NIU community now has access to Adobe Creative Cloud


Patrick Murphy

Adobe Creative Cloud’s home page lists the different apps available for creating digital media.

Bisola Bello, Reporter

DeKALB — NIU students and faculty now have access to a new and improved Adobe Creative Cloud. Adobe Creative Cloud will be available to NIU students and faculty on all seven campuses starting this Fall. The creative content development app has returned to campus after a brief hiatus. 

 Adobe Creative Cloud was briefly inaccessible during the spring semester due to campus closure and the transition to remote learning. Students and faculty were granted temporary at home access for the remainder of the spring semester.

With over 1.4 million subscribers, according to the Cloud website, Adobe Creative Cloud is a software program that can be used on a desktop or smartphone.

Creative Cloud apps can be installed directly on your device. Adobe Creative Cloud has over 20 apps, which include graphic design, video editing, web development and photography.  

Licensing and budget constraints were also taken into account during the revamping process.  Adobe worked closely with the university in regards to pricing. Matthew Parks, chief director of information technology, estimates the projected cost for licensure to NIU is around $100,000 to $200,000 for the entire Adobe license portfolio.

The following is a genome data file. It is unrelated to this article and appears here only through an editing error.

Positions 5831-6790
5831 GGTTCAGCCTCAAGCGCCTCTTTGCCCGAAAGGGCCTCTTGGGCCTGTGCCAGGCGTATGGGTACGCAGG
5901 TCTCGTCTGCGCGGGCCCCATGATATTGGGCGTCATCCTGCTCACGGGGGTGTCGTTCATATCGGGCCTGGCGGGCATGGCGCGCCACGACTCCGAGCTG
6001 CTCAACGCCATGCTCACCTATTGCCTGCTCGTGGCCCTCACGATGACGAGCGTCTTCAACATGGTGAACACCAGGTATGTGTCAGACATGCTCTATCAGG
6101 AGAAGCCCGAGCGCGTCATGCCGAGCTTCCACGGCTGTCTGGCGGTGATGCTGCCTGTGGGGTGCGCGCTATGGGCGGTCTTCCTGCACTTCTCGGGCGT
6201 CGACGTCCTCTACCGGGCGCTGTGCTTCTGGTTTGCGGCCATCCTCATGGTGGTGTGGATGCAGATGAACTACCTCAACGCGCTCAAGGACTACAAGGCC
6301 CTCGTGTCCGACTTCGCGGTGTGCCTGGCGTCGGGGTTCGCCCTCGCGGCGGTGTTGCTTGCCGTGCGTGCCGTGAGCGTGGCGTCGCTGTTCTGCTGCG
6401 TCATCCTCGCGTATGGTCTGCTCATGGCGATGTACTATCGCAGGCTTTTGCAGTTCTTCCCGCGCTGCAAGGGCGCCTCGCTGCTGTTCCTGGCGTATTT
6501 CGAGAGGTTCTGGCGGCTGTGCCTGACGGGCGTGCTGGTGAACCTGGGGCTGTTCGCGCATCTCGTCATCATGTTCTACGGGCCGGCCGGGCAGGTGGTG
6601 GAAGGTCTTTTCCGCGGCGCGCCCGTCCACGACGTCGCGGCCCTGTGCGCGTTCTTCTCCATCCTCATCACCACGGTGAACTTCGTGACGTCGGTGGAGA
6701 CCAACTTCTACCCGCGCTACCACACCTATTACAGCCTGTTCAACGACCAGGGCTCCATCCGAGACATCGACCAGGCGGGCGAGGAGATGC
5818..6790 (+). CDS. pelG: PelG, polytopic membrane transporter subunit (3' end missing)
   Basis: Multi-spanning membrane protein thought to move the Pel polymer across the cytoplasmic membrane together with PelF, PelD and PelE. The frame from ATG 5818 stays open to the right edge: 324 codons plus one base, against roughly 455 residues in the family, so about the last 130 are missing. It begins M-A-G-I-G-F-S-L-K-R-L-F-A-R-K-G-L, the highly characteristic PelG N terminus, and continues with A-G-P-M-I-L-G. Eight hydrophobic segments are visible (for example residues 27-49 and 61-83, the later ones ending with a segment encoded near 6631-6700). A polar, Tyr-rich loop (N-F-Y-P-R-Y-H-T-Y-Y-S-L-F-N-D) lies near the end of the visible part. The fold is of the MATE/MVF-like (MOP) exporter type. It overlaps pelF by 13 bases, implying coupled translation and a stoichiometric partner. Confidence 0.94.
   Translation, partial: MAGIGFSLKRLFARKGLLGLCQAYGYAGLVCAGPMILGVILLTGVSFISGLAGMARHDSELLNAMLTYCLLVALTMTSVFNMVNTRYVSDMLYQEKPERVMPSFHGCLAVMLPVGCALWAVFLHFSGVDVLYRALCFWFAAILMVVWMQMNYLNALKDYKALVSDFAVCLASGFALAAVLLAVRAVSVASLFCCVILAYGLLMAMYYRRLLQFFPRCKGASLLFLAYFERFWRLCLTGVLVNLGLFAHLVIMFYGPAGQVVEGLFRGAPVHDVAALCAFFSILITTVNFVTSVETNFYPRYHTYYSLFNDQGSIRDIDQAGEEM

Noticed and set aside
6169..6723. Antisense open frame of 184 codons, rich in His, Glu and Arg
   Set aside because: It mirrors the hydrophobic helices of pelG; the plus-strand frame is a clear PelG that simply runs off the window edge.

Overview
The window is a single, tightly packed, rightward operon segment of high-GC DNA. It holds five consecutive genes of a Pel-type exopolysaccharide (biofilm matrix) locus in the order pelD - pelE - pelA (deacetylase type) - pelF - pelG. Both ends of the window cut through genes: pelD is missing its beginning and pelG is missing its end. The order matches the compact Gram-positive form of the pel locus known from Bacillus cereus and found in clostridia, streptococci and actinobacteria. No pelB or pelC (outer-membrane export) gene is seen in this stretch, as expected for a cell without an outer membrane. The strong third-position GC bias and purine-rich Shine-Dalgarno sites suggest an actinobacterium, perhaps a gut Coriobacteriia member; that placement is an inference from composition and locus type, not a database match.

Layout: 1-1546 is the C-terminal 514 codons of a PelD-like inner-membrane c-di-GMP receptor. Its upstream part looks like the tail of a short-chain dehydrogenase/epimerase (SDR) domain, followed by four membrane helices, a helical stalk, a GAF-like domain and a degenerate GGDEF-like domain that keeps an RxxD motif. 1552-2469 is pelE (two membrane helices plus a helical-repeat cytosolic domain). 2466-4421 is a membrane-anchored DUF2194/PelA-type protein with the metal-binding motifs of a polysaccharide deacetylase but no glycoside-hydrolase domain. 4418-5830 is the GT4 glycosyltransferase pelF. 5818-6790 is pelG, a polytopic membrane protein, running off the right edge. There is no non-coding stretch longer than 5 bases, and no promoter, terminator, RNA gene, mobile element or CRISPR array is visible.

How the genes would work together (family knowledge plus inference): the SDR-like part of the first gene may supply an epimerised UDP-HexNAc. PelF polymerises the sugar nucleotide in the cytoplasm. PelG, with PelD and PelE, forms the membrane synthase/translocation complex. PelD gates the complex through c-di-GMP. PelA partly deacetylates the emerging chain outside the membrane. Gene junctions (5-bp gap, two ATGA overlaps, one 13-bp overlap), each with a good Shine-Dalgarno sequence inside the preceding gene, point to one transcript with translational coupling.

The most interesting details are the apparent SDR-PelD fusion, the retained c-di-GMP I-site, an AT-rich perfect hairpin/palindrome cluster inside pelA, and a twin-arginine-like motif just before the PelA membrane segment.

This includes licensure for students to use Adobe Acrobat and Creative Cloud in addition to faculty and staff. 

Student and faculty feedback from surveys were gathered towards the end of Spring semester. These surveys provided the IT department with an idea of concerns related to Adobe Cloud and Portfolio, in order to assess what the program needed to improve upon.

The general feedback given was that easier and more seamless access to Adobe applications and portfolio would be very beneficial to the university. 

Adobe Creative Cloud applications are now accessible on the Cloud anywhere. Before, the apps were “locked in” and could only be used on campus in computer labs. 

Parks hopes as the school year progresses, towards the end of September, the IT department can begin pulling data from certain colleges, to gather more feedback about the new and improved system. So far, there haven’t been any significant issues, Parks said. 

 “There was a joint collaborative effort over the summer between the Department of Academic Affairs, Student Affairs and the Department of Information Technology, and the library to hone in on certain issues with Adobe and improve upon them. The main focus has been on system availability and readiness,” Parks said.  

Parks is enthusiastic and hopeful for the future of on campus and remote learning.